On August 9th, the leading tanker operator International Seaways, Inc. (NYSE:NYSE:INSW) released its Q2-2022 earnings: results beat market expectations and the stock surged above $27/share during trading hours. After quarters and quarters of losses, the Company finally announced a positive net income and a strong balance sheet.
In this article, I will analyze International Seaways results and I will explain my BUY recommendation. If you are not familiar with International Seaways, you can have a look at my previous article where I provided a general overview of the company.
International Seaways is currently trading at $27.18/share, equivalent to a market capitalization of $1.3bn. The stock is up 85% year-to-date and 81% year-on-year with the 52-week low being $13.4/share (January 26th, 2022) and the 52-week maximum being $27.18/share, recorded at the closing trading hours of August 9th, 2022.
When I wrote my previous article about International Seaways (May 6th, 2022), the stock was trading at $22.1/share, and, therefore, the stock has since then increased by ca 23%. However, the share is affected by some volatility with the standard deviation equal to $3.0/share, or 11% of the current stock price.
Total revenues for Q2-2022 were $185M, more than four times the revenues recorded in Q2-2021 ($45M). The growth was mostly driven by product carriers that saw revenues increase by ca 800%, from $14M to $126M: the $112M growth is mostly a result of the year-on-year increase in the average daily rate earned by the medium range (MR) and LR1 vessels (+$76.5M) with the remaining +$35.5M generated by the increase in fleet size after the merger with Diamond S Shipping.
Revenues from crude tankers almost doubled, from $31M in Q2-2021 to $59M in Q2-2022, thanks both to the increase in the Suezmax fleet (+13 vessels obtained in the merger) and to higher rates.
Focusing on the first half of 2022, all trends are confirmed: total revenues reached $284M, up 216% from$194M, with product carriers generating 66% of the total turnover.
Moving to the cost side, as one might expect, total operating expenses increased as well, from $64M in Q2-2021 to $101M in Q2-2022, driven almost exclusively by vessel expenses.
Overall, after some quarters of losses, International Seaways was finally able to report a net income of $69M.
Cash flow from operations for H1-2022 was $15M, mostly thanks to the positive net income. Cash flow from investing activities was $164M and it was generated by the disposal of some vessels ($79M) and the divestment of the 50% stake in the FSO Joint Venture that owned two FSO vessels in Qatar ($140M). These cash inflows were in part offset by a $54M capital expenditure for new vessels (3 VLCC carriers) and other properties. Cash flow from financing was -$46M, with International Seaways carrying out a refinancing activity whereby three senior facilities were replaced by a $750M secured facility with $530M drawn and $220M undrawn. Overall, net cash flow was $98M leading to a cash balance of $231M, up from $133M at the beginning of the year.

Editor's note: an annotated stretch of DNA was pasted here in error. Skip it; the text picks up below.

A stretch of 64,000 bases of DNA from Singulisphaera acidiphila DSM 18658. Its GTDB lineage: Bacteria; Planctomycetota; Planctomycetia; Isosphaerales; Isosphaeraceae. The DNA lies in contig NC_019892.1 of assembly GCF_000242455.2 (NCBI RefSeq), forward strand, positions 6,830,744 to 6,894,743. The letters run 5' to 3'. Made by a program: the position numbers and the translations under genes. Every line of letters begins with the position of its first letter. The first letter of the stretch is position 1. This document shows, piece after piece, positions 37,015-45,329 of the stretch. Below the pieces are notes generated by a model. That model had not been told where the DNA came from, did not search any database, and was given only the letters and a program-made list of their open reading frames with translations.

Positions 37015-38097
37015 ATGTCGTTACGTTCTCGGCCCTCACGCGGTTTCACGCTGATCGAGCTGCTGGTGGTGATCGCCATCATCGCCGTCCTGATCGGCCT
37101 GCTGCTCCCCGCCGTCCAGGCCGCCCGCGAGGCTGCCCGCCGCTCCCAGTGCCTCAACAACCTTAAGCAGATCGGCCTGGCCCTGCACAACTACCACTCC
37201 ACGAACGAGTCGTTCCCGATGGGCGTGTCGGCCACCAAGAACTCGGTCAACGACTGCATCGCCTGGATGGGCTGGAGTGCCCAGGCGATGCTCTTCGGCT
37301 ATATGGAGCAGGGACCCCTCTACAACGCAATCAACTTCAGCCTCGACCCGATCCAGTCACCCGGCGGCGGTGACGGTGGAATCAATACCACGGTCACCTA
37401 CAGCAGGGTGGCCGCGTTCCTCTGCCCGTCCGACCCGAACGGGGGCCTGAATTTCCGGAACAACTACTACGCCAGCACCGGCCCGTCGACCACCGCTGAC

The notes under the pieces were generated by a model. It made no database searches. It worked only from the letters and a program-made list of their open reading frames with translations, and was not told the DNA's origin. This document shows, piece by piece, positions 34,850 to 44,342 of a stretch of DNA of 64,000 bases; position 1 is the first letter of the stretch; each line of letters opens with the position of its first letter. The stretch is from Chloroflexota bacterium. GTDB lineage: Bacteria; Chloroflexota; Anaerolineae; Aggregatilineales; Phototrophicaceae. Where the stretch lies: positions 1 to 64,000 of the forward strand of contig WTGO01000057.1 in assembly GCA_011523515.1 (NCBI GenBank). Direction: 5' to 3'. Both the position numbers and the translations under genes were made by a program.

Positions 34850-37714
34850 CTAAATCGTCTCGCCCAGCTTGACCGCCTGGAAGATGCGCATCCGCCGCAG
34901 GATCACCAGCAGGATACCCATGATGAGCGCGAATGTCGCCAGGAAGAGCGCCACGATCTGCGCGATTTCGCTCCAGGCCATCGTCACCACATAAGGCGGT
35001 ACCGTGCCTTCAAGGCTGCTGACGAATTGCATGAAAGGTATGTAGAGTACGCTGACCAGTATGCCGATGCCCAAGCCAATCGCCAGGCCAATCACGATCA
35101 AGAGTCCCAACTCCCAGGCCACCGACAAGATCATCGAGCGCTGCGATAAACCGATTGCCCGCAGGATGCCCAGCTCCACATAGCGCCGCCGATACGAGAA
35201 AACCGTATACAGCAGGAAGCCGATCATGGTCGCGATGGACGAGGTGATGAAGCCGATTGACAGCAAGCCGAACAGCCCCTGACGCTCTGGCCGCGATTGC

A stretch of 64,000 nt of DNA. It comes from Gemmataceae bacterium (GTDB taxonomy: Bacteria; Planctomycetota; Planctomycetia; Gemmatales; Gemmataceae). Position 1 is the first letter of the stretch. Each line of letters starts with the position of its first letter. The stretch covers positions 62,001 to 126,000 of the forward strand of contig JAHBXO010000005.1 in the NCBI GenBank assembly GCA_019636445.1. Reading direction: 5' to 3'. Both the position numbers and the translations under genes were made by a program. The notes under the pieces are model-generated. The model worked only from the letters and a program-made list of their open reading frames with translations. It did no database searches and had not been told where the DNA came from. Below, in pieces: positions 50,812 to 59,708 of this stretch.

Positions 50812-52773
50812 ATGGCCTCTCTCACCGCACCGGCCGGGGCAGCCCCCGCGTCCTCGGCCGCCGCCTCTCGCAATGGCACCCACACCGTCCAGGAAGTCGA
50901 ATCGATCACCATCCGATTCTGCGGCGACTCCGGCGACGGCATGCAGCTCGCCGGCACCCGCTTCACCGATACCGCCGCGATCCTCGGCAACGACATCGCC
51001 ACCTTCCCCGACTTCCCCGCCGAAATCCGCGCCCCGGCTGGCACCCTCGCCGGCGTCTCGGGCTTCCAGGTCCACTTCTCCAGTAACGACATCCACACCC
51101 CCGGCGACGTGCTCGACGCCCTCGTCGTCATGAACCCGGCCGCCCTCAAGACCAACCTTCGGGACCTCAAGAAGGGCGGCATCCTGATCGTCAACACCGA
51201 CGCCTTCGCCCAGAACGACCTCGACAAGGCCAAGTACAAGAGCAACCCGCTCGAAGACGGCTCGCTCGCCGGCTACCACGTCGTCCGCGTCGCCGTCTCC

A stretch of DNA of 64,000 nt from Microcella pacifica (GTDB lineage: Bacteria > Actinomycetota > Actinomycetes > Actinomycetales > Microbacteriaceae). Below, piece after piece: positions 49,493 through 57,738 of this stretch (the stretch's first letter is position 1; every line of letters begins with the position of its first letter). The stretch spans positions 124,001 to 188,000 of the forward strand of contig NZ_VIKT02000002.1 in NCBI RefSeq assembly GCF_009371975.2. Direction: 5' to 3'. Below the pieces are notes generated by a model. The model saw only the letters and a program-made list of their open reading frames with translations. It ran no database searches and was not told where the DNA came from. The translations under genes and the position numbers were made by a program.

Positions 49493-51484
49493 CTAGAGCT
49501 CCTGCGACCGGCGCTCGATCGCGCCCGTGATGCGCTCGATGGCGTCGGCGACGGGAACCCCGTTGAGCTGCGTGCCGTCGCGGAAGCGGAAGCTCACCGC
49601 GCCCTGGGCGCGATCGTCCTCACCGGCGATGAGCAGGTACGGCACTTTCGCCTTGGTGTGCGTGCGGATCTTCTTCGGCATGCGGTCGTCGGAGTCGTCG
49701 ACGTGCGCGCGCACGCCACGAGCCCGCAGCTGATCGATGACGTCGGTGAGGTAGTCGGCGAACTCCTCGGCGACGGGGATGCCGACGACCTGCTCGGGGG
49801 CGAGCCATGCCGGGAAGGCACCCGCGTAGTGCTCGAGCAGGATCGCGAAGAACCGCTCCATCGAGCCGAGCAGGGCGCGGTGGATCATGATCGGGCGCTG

At the end of Q2-2022, the total outstanding debt was $1.1bn and the net-debt was $0.9bn.
As anticipated when discussing revenues, 2022 vessel rates have been on a completely different level than 2021 rates with Q2-2022 that saw a huge increase in daily rates across all vessel categories. The current rates have not been seen since the 2004-2008 commodity super-cycle and the main reason behind this is to be found in some market imbalances. Indeed, oil demand is continuing to increase with expectations for 101 Mboe/d for H2-2022 while, on the other side, oil inventories are at historic lows with the capacity to cover just 57 days of demand.
Wall Street Analysts’ Rating
International Seaways does not have extensive coverage from bank analysts. Only 7 analysts have rated the stock with 6 of them recommending a Strong Buy and 1 analyst issuing a Buy rating. The average target price is $31.5/share, which would offer a 16% from the current trading price of $27.18
At the current stock price of $27.18 per share, I believe that International Seaways is a stock worth buying. With a well-executed merge coupled with a strong capital discipline, top management was able to lead the company through difficult waters finally steering International Seaways back to profit. The current commodity market and the tanker day rates offer the perfect context for large vessel operators like International Seaways to continue with the generation of healthy profits and strong FCFs.
Disclosure: I/we have no stock, option or similar derivative position in any of the companies mentioned, and no plans to initiate any such positions within the next 72 hours. I wrote this article myself, and it expresses my own opinions. I am not receiving compensation for it (other than from Seeking Alpha). I have no business relationship with any company whose stock is mentioned in this article.